Covid 19 coronavirus: Opinion – An over-promise that leaves our borders vulnerable
A few weeks ago, we were shocked out of our blissful Covid-free haze by the Grand Millennium security guard who caught Covid-19 and had not been tested for five months.
The case exposed a gaping blind spot: we don’t know how many privately-contracted border workers outside of MIQ are missing their tests.
Prime Minister Jacinda Ardern reassured us by saying that all border workers, from the end of April, would have to be vaccinated or they would be moved from the frontline.
But this appears to have been an over-promise at best – and disingenuous at worst – because the public health vaccination order now in effect doesn’t apply to all border workers.
It applies to all MIQ workers, workers involved in transporting travellers to and from MIQ, and “government officials” in airports and ports.
It also applies to privately-contracted workers outside of MIQ, but only to cabin crew who work on planes carrying international travellers from countries other than Australia.
How many frontline border workers, then, can legally work at the border without being vaccinated? We don’t know.
How many of them haven’t been vaccinated? We don’t know.
The Herald asked the Ministry of Health this question a week ago and no answer has been forthcoming.
Asked today, Covid-19 Response Minister Chris Hipkins said he didn’t know “but they’re certainly working on getting that information”.
The answer might be hundreds, and for all we know they might also be missing their regular tests.
The unvaccinated might include retail and hospitality workers at airports, privately-employed healthcare workers, engineers, or baggage-handlers, or any non-government worker who might come into contact with overseas arrivals.
Or airport cleaners, such as the one who caught Covid-19 after cleaning a plane that carried high-risk passengers.
Or privately contracted port workers, including pilots, workers loading and unloading international ships, or anyone who boards a ship that’s arrived from overseas.
Or non-government workers who come into contact with items that might be infected – such as the LSG SkyChefs worker who handled laundry from Auckland International Airport and is thought to have sparked the Valentine’s Day cluster.
These are the types of workers with legal obligations in the Public Health Response (Required Testing) Order, but who have no obligations in the Public Health Response (Vaccinations) Order.
This highlights an apparent inconsistency: frontline workers who are considered to be high-risk enough to require regular testing, but who can go to work without being vaccinated.
Asked about this, Hipkins’ office said the minister was taking advice on how to expand the vaccination requirement to more border workers.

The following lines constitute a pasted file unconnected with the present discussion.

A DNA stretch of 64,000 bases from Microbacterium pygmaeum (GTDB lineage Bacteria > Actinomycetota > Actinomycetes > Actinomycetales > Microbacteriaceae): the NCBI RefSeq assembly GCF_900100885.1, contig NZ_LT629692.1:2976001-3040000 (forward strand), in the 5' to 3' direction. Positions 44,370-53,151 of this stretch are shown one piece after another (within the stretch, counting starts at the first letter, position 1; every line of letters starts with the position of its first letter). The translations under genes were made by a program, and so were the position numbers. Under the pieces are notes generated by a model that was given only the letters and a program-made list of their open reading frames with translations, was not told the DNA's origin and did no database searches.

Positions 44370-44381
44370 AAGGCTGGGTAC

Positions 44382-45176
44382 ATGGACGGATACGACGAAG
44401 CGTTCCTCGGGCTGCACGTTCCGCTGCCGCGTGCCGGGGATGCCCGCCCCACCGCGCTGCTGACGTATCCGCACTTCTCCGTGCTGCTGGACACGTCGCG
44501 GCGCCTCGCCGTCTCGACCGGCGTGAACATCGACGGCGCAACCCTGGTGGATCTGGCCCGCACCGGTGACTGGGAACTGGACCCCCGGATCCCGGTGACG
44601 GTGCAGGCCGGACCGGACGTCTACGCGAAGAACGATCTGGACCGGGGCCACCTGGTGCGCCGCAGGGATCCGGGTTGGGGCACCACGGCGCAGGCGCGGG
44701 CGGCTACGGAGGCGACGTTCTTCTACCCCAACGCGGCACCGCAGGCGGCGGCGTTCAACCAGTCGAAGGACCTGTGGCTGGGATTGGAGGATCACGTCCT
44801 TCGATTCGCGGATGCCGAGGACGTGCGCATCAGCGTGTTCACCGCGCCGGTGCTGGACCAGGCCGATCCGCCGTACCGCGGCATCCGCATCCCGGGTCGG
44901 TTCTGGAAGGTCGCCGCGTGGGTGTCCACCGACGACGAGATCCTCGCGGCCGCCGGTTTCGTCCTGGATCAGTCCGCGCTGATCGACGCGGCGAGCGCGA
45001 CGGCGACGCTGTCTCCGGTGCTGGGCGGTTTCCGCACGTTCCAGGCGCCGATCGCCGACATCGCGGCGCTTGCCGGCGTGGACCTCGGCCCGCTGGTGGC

Requiring all the workers in the testing order to be vaccinated as well would have caused “significant disruption”, as many workers haven’t had the jab and would have had to stop working immediately – even though they’re in a priority group who started getting vaccinated more than two months ago.
An issue Hipkins’ office highlighted was whether the vaccination order would be enforceable if it was widened to more workers.
This is perhaps a hangover from the hole – highlighted by the Grand Millennium guard – in the testing system. He had a legal obligation to get tested, and his employer, First Security, was obliged to tell him when to get tested and to record the details of his tests.
Ardern and Hipkins also acknowledged the Government’s role in ensuring the law was followed.
That wasn’t done in First Security’s case, and it remains unclear if it has been done for any of the hundreds of private border employers outside MIQ.
Hipkins recently said a system-wide audit to check compliance would be too logistically complex and too expensive.
The now-mandatory register of border worker tests doesn’t necessarily help. It shows when each worker is tested, but not when workers need to be tested.
Hipkins added that the Government doesn’t audit every Kiwi to check if they’re breaking the law.
But the risk of non-compliance for your average Kiwi is not such a high-stakes game. Not every Kiwi is potentially coming into contact with the virus at the border and taking it into the community.
The cost of a level 3 lockdown – estimated at $200 million a week for Auckland – is also a hefty counter-argument for Hipkins’ claim that an audit would cost too much.
Ideally the Government would be able to ensure that all border workers are being tested regularly and are vaccinated.
Not doing compliance checks for testing is a fingers-crossed approach that is more suited to a roulette table than a Covid-19 response.
As is having no eyes on which privately-contracted workers at the border aren’t vaccinated.
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